Full Metal Jacket's Matthew Modine on Working With Kubrick and Movie Conspiracy Theories
Though he is currently immersed in filming a movie at an undisclosed location, he had no problem putting aside some time to discuss one of the most important roles of his career after its rare theatrical revival tomorrow night at O Cinema's Wynwood location.
"Give, give, give. And when there is nothing left to give, give some more," the 54-year-old actor writes via email. "This was the advice of my acting teacher, Stella Adler. Her students learned about how life can beat you down and crush the soul. But art was the gift that reminds us that we have one."
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Only last year, Modine had a chance to look back at his two years making the film with Kubrick, when he released an app version of his comprehensive behind-the-scenes book, Full Metal Jacket Diary. "I don't feel that close to the 25-year-old young man that kept the diary," he states. "So, it was very subjective and funny to read about 'his' struggles and fears. What is revealed during the journey is that the ultimate discovery for an artist is the discovery of 'self.' The revelation and realization of your own uniqueness is what life is all about. The surprise is that Kubrick was -- at his age -- still discovering who he was. So he and I were on parallel journeys."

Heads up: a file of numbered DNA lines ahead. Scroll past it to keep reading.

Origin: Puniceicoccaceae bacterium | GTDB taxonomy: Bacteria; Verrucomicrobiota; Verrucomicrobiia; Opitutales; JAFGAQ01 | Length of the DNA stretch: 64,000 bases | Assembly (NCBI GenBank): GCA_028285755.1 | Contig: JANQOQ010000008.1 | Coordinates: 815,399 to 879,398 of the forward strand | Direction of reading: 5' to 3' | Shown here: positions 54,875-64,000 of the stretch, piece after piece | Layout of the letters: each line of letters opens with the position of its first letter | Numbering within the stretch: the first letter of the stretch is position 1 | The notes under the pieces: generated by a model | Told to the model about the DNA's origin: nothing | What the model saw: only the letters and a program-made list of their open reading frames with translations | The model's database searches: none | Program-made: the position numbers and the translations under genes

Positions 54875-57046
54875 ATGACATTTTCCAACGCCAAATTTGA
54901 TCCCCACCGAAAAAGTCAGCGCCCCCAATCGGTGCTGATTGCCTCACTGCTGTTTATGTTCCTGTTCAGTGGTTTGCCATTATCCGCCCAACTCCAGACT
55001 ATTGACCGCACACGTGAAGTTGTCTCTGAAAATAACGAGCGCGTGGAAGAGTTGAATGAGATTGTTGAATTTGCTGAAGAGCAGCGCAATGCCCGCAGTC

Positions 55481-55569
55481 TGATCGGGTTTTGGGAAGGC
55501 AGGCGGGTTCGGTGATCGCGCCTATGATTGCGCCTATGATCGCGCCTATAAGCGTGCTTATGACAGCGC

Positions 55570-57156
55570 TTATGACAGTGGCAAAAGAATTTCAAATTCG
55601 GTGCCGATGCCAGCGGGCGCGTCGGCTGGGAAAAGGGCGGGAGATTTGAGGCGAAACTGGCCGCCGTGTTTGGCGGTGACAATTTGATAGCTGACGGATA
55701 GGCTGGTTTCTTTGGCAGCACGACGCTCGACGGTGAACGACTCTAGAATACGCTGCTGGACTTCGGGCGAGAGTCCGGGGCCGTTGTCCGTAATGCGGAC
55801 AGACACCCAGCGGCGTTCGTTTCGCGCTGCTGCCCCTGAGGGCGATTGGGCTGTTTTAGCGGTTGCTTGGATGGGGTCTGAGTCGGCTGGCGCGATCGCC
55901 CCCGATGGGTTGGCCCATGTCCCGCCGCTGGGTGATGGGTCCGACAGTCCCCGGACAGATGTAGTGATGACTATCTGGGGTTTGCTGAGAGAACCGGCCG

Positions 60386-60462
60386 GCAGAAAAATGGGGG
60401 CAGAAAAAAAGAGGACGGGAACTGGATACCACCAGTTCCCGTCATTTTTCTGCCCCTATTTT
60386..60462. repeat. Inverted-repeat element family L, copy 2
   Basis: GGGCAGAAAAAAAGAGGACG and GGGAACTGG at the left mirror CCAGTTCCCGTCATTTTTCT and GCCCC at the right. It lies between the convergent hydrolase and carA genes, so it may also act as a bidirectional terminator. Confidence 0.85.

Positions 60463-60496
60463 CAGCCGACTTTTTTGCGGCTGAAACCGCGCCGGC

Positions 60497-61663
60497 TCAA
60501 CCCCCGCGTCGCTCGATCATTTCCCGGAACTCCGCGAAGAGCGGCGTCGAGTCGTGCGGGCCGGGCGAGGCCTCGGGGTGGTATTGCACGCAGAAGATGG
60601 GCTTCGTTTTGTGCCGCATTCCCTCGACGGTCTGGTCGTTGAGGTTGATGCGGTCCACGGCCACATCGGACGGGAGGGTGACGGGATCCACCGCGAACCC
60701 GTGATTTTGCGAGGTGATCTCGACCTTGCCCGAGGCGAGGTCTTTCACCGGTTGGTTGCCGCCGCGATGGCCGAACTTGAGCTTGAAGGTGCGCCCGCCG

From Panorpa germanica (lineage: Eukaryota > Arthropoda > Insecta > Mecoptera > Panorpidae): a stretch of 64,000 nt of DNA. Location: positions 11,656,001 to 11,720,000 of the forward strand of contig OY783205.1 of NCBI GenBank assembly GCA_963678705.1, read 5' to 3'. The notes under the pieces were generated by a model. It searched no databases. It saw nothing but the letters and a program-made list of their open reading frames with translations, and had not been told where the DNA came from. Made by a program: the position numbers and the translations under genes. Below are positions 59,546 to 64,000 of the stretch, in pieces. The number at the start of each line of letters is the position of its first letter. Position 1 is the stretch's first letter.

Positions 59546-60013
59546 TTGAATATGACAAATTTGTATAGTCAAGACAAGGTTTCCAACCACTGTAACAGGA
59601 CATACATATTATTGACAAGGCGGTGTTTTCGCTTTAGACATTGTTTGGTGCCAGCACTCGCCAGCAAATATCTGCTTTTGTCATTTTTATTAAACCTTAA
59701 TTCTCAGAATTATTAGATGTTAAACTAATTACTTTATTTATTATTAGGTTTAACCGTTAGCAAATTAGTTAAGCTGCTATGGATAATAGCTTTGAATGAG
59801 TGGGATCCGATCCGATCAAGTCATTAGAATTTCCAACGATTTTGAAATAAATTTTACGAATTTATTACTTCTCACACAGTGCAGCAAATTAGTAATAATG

|Modine in Full Metal Jacket.|
"Stanley was incredibly charismatic," says Modine. "He was one of those very rare people you meet that is both incredibly bright and an artist that is remarkably gifted. Creative genius is one of the most powerful gifts a human can possess. Da Vinci, Picasso, Beethoven, Brando, The Beatles -- history is peppered with creative geniuses, endlessly fascinating characters that change our perceptions and enlighten our existence."
"I cannot compare my experience with Stanley with any other director," continues Modine. "Not because I have not worked with equally wonderful, smart, powerful, creative directors, not at all. I cannot compare Stanley with others because of the amount of time we spent together making the film: Nearly two years. Most films are completed within two or three months. The time spent with Stanley is incomparable to the experiences I have had with other filmmakers, not to mention the mentorship and education about screenwriting, cameras, and most importantly, life lessons I garnered from the experience."